Level load

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Level load

A mutual fund that charges a permanent sales charge, usually at some fixed percentage. See: Front-end loads and back-end loads.

Level Load

A load for a mutual fund that is paid on an ongoing basis. A load is a fee that the investor pays in order to maintain his/her investment in a mutual fund; it is designed to cover the fund's costs; one may think of it as a sales fee. A level load contrasts with a front-end or a back-end load, in that it is paid in (usually annual) increments over the period of time during which one owns shares in the fund. See also: C-Share.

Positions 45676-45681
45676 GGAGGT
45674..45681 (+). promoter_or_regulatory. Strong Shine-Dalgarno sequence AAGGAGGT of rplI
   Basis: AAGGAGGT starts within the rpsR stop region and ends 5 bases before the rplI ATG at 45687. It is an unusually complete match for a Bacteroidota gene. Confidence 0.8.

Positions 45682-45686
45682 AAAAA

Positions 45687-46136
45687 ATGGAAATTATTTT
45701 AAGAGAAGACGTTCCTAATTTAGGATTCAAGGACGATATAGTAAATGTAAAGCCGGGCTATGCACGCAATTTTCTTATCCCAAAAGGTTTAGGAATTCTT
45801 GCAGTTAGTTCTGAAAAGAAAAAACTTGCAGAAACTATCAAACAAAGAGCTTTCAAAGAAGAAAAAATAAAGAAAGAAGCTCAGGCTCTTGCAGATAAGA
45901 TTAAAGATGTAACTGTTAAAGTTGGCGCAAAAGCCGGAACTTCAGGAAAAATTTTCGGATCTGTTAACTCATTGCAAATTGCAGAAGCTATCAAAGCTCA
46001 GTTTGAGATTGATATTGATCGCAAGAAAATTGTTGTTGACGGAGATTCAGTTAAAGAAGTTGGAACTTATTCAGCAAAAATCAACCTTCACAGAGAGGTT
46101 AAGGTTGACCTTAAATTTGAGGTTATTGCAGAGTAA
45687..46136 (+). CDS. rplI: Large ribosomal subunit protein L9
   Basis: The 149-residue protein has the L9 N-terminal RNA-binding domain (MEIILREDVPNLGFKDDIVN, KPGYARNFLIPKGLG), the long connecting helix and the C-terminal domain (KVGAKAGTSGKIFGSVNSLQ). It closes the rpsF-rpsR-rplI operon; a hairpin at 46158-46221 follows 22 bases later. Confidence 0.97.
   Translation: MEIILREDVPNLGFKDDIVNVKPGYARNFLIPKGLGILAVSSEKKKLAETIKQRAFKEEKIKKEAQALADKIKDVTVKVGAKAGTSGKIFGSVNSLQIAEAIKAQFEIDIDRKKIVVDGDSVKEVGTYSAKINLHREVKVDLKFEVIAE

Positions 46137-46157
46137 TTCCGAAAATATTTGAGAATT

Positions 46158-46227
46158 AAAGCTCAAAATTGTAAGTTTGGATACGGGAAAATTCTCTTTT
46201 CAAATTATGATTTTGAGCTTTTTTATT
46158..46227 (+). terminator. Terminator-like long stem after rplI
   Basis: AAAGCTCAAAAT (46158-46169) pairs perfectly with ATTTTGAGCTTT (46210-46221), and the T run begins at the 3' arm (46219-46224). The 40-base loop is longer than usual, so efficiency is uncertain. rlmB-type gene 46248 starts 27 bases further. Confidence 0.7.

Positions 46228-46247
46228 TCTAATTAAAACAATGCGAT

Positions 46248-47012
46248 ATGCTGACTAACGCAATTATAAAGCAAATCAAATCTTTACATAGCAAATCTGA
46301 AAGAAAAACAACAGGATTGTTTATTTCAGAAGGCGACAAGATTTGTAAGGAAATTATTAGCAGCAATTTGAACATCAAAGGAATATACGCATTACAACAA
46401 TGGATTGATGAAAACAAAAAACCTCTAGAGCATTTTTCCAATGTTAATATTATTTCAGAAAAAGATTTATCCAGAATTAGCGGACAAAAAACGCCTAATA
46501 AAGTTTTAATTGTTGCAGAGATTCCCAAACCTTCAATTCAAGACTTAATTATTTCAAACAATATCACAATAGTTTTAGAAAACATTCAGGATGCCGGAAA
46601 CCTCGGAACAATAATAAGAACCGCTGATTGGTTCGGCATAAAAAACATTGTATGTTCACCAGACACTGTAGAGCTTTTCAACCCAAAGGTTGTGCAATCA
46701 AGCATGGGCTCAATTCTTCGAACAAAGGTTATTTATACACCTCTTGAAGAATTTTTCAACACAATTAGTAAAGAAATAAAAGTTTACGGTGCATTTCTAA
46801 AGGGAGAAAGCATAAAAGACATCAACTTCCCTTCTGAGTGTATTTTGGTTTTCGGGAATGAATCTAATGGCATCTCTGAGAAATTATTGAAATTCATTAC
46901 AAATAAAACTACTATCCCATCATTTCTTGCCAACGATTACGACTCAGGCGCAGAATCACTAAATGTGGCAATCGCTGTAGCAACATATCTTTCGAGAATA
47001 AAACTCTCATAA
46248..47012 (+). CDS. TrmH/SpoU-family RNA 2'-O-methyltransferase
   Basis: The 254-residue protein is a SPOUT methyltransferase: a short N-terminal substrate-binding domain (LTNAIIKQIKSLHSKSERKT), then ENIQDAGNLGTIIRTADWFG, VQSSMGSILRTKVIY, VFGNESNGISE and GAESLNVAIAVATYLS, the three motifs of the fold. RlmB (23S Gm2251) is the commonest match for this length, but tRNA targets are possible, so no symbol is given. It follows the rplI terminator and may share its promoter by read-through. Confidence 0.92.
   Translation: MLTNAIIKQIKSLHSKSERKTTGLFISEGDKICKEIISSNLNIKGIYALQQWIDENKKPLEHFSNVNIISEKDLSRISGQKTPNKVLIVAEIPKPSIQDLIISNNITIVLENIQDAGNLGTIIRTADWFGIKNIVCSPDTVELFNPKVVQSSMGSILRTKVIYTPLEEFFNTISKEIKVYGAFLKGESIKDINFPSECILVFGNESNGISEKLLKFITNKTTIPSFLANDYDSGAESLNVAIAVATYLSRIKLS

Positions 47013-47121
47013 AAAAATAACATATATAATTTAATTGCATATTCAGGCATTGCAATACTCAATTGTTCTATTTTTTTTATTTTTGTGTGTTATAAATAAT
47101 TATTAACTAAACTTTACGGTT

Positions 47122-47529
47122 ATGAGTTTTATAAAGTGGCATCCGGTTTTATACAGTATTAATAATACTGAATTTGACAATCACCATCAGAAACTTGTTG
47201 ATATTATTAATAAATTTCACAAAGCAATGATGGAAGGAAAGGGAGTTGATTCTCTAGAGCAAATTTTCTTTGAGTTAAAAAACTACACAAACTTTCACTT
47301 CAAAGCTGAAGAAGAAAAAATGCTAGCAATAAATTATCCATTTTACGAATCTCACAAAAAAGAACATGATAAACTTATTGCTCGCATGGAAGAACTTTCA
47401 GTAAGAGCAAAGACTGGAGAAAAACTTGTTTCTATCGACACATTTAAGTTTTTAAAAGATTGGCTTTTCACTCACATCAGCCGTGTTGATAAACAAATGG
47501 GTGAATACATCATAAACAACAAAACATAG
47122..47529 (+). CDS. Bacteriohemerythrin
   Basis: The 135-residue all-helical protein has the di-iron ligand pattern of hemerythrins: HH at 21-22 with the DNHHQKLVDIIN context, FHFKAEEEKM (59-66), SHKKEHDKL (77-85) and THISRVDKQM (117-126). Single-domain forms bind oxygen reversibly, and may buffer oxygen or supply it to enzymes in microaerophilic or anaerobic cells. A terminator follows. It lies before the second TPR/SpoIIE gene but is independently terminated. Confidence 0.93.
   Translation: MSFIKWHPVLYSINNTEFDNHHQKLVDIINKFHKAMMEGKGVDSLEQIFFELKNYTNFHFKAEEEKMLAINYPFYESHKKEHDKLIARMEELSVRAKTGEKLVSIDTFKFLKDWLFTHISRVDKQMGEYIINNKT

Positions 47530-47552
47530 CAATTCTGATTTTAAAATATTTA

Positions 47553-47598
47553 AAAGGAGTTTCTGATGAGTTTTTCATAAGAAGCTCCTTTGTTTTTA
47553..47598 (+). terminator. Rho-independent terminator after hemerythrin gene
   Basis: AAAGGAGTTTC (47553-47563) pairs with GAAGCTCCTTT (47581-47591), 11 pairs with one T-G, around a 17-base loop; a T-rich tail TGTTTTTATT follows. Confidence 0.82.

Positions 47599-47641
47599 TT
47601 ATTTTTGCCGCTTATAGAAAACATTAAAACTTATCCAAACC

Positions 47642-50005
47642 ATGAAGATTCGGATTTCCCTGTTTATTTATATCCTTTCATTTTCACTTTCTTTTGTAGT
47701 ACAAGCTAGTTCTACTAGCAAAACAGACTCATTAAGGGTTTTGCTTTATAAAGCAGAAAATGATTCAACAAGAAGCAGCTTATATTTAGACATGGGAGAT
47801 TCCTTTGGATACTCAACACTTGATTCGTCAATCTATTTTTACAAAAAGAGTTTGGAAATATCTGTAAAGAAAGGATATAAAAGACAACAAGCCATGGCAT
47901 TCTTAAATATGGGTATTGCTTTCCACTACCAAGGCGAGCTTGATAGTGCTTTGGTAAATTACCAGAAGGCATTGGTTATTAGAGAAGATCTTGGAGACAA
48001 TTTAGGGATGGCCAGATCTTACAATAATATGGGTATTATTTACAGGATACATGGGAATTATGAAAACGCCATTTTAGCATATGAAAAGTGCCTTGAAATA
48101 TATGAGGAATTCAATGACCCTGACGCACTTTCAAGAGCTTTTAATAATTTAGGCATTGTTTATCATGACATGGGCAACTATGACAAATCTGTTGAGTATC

Level load.

Some load mutual funds impose a recurring sales charge, called a level load, each year you own the fund rather than a sales charge to buy or sell shares.

The level-load rate is generally lower than the sales charge for front- or back-end loads. But the annual asset-based management fee on these funds is higher than for front-load funds.

This means the total amount you pay over time with a level load can be substantially more than a one-time sales charge, especially if you own the fund for a number of years.

If a fund company offers you a choice of the way you prefer to pay the load, level-load funds are generally identified as Class C shares. Front-end loads are Class A shares and back-end loads are Class B shares.